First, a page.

I have found it alluring to try and balance the delicacy of lace within the rash decisions of our alligators thriving off of survival instincts. Alligators, so worthy of pride but not nearly as celebrated or respected as our dear rose; the perfect balance between delicacy and strength–innocence and power.
As this can be an aesthetic, I am not in any sort of way encouraging animal brutality. But in all honesty why are some living things valued more than others, some cells are regarded higher in our society although they have no choice in their participation in our social experiment we call living. Alligators are in no way a piece of clothing nor should they be, but does that mean they can not be an aesthetic? Roses are just as much alive as they are and arguably just as aggressive with how they convince love to evade your soul and to prick your thoughts into a cupid’s romance just by its sheer existence and gravitational fragrance which is even allowed to make its way into your chocolate. Yet, it is okay to kill it. To cut roses and place them in a solitude most likely indoor prison of slow death we call a bouquet. For what? Aesthetics.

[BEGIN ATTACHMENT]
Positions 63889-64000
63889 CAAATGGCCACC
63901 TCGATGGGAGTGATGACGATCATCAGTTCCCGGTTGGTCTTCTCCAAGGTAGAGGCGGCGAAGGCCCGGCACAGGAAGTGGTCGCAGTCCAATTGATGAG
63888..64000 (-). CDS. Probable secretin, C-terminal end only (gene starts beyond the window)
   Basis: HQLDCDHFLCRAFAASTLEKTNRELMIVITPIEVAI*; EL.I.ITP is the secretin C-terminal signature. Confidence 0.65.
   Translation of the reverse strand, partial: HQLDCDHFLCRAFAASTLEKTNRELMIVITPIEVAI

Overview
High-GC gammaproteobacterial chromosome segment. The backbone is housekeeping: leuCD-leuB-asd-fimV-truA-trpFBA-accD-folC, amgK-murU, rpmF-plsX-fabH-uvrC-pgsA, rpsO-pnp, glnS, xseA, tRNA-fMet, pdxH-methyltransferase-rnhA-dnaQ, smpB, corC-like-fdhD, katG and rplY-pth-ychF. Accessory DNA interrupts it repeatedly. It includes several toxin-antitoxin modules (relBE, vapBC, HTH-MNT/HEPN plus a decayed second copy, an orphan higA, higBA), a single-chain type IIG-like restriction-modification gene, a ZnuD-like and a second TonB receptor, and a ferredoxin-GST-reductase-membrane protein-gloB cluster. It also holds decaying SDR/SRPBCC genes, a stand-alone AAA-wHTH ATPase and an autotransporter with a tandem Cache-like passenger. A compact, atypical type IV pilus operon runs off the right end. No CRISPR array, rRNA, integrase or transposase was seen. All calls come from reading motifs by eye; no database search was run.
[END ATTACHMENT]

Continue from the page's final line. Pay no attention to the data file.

Lace. At the end of the day, the fabric that represents the utmost femininity and graceful beauty holds the most strength and justification in its presence among this trio of aesthetics for Myles Masika.
So I ask you people of and for the animals, people of and for the plants, people of and about consumption–what are aesthetics really worth? What are living things really worth? What are we worth? Let us start treating our things like they are precious, pristine lace gowns. Let’s let our enjoyment with our things bring us love rather than the things themselves. Let the quality of what we allow in our lives to have strength to last. Lace. Roses. Alligator Skin.